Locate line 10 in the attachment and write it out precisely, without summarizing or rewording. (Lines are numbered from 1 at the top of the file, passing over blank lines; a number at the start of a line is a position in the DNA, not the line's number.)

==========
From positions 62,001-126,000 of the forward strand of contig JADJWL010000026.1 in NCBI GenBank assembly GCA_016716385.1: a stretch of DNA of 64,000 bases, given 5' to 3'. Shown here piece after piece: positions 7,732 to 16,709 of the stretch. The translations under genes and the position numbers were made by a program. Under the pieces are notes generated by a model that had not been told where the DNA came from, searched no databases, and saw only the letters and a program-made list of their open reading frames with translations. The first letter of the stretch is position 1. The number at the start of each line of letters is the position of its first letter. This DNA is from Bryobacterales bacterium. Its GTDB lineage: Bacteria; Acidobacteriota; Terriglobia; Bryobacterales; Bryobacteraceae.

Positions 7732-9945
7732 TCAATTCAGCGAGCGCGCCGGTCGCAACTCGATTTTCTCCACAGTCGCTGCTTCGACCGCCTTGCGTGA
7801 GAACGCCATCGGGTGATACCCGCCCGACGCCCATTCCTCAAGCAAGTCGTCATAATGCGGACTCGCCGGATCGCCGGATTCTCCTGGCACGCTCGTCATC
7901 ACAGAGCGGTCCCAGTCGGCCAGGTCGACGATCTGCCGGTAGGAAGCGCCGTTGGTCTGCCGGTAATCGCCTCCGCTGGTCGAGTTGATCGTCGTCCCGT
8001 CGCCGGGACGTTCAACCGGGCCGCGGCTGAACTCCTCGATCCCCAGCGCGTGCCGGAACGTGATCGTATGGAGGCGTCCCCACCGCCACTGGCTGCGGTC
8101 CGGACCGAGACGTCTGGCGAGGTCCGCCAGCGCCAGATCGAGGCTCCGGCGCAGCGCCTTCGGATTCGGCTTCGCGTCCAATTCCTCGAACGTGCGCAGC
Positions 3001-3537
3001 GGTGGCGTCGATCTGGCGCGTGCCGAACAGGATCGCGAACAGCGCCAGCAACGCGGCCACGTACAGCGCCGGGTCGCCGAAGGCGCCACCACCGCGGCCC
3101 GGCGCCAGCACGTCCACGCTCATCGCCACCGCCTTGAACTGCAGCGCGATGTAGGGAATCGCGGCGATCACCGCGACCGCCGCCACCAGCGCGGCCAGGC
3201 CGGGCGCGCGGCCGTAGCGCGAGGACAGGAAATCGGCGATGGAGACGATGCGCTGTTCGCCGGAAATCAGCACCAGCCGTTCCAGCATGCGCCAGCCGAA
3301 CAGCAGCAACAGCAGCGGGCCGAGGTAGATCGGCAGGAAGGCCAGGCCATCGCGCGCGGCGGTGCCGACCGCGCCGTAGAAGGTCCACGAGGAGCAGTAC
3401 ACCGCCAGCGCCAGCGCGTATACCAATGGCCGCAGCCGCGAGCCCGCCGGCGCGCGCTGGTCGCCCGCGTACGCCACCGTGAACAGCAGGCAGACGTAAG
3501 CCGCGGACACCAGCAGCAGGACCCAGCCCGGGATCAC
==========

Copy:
3101 GGCGCCAGCACGTCCACGCTCATCGCCACCGCCTTGAACTGCAGCGCGATGTAGGGAATCGCGGCGATCACCGCGACCGCCGCCACCAGCGCGGCCAGGC